September 25, 2018

The Switch from Canon to Sony

Photographers at all levels have been geeking out about mirrorless cameras recently. These fancy new cameras do not require a reflex mirror, a key component of DSLR camera. We asked freelance photographer Rick Holladay to dish on his experience switching from his Canon to the new mirrorless Sony camera.


Alexis shot using the Sony A7iii with Sigma Art 35mm f/1.4 at 35mm, ISO 125, f/1.6, 1/1250th/sec

I get quite a few DMs asking me about what cameras and lenses I use. So, I wanted to write a quick review of my current setup and my impressions switching from Canon to Sony.

Currently, my setup is:

  • Sony A7iii
  • Sigma Art 35mm f/1.4 Sony E Mount
  • Sony G Master 24-70 f/2.8
  •  Sony 70-200 f/4

I  just recently purchased the Sigma Art 35mm for Sony E mount a week ago and have only done the shoot with Alexis with it but I love it so far. The Sigma Art 35mm was my go-to lens with Canon, so I was really excited to test it out and see how it compared to the Canon version.

I’ll admit, it was really hard for me to make the switch because I loved, and still do love, Canon’s colors. I am a big fan of the warm tones and accuracy of the skin tones. But, the Canon 5D Mark III lacked the video capabilities that I was looking for, and it seemed that Canon was lagging in keeping up with new and improved technology. My hands also tend to get shaky after long hikes in high elevations, so I was looking for something with In Body Image Stabilization (IBIS). I also appreciate the improved AF system with the newer cameras.

At first, I was hesitant to try Sony as I had heard some negative reviews about skin tones, and I do a lot of portrait work. So, I decided to give Fuji a go because the reviews on the new XH-1 are great, the camera is affordable at $2,000 and Fuji is known for its awesome color science.


Justine shot using Fuji XH-1 w/ Fujinon 23mm f/1.4 at 23mm, ISO 1600, f/2, 1/640th/sec


My first impressions of the Fuji were great. The AF was way more accurate than my Canon, and it had a super silent shutter that sounded like it had a silencer on it. But, the colors I couldn’t quite figure out. That is not saying they were bad but just way different than my Canon and any warm colors tended to turn out more yellow/gold/purple than a darker orange/brown. It was also APS-C which I couldn’t quite get used to coming from full frame.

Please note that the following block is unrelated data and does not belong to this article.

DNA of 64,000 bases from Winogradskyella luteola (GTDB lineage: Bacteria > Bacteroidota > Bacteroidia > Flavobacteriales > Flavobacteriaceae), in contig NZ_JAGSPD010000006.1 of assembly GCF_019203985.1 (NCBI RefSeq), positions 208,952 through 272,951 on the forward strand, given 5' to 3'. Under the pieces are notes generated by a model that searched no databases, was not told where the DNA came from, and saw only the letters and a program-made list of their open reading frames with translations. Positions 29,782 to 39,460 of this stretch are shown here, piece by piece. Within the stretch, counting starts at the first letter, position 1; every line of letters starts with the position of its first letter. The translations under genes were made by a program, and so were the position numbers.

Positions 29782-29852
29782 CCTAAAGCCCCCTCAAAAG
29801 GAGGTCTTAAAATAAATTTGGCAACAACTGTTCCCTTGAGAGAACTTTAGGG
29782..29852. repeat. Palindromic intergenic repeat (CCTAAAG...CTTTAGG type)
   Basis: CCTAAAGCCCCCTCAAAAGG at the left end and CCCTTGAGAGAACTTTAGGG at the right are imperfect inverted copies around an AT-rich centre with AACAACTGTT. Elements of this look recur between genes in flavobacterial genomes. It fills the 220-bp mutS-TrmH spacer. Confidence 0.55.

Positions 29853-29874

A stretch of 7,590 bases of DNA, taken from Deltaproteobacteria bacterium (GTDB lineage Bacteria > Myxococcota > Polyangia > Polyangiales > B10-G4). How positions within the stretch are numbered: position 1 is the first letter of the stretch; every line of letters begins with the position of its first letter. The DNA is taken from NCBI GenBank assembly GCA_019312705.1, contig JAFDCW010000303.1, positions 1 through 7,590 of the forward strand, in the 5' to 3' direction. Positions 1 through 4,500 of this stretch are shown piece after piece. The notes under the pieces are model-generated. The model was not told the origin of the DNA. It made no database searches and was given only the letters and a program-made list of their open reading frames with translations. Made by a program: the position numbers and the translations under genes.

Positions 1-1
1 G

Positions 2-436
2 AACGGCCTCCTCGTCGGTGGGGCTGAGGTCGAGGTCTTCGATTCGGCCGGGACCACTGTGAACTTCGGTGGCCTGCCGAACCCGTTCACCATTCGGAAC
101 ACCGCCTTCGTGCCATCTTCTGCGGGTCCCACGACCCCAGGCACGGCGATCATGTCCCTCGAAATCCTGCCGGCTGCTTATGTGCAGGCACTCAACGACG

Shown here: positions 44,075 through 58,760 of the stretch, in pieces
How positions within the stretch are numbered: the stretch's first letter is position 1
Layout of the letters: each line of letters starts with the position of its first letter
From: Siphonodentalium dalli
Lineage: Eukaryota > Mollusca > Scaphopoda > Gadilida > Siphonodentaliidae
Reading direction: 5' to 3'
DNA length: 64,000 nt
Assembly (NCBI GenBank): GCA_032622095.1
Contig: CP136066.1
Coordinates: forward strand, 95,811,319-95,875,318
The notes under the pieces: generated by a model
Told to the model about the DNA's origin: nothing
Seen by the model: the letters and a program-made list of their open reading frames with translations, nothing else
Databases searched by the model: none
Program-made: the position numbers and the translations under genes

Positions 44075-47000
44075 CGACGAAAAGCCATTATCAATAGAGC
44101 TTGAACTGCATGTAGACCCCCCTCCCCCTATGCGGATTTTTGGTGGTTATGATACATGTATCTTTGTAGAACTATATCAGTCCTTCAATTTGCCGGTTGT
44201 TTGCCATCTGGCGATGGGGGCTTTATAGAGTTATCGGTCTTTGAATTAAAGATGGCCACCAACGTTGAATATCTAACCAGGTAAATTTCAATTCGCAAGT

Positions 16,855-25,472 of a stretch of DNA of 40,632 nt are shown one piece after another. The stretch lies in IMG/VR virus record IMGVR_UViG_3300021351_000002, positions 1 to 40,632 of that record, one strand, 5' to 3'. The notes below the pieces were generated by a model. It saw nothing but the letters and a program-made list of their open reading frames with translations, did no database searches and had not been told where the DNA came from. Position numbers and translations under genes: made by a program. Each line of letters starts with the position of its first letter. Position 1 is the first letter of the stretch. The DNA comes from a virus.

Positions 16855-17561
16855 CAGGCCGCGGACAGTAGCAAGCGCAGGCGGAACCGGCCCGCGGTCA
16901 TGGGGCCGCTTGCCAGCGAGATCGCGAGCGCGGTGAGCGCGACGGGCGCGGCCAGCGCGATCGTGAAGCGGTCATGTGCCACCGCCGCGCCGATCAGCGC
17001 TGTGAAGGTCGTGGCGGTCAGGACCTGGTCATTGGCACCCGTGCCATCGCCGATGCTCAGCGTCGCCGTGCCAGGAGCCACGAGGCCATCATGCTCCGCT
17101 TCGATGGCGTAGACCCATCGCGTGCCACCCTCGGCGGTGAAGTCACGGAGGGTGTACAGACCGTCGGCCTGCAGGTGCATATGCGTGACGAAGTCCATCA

I heard about the Sony A7iii being released in April and Sony’s updated color science. So, I traded in my XH-1 and purchased the Sony A7iii with the 24-70 f/2.8 G Master lens.


Joelle shot using the Sony A7iii with the 24-70 f/2.8 G Master at 70mm, ISO 100, f/2.8, 1/400th/sec


Right out of the gate I fell in love with the Sony A7iii. The eye AF blew my mind with its accuracy. Out of 100 photos, I might have 2 or 3 out of focus, where my Canon that number would be closer to 15.

But what about the skin tones? At first, I kept seeing the yellow/green tint that I had heard about from other Canon users. Not sure if that was my subconscious looking for it or just the fact that the colors are different from Canon’s and my eyes weren’t used to it. But, after a few tweaks to the camera settings and learning how to edit the files in Lightroom, that worry quickly went away.


Alexis shot using the Sony A7iii with Sigma Art 35mm f/1.4 at 35mm, ISO 500, f/1.6, 1/1000th/sec


Overall the Sony has been extremely impressive and given me everything that my Canon did and more. Yes, the colors differ from the Canon’s, but I think it’s very attainable to get a similar feel to your photos. Going into weddings and shoots where the subject might be moving, I feel much more confident with the Sony than I ever did with my Canon thanks to the eye AF and IBIS.

This blog post below was originally published on Rick’s blog.

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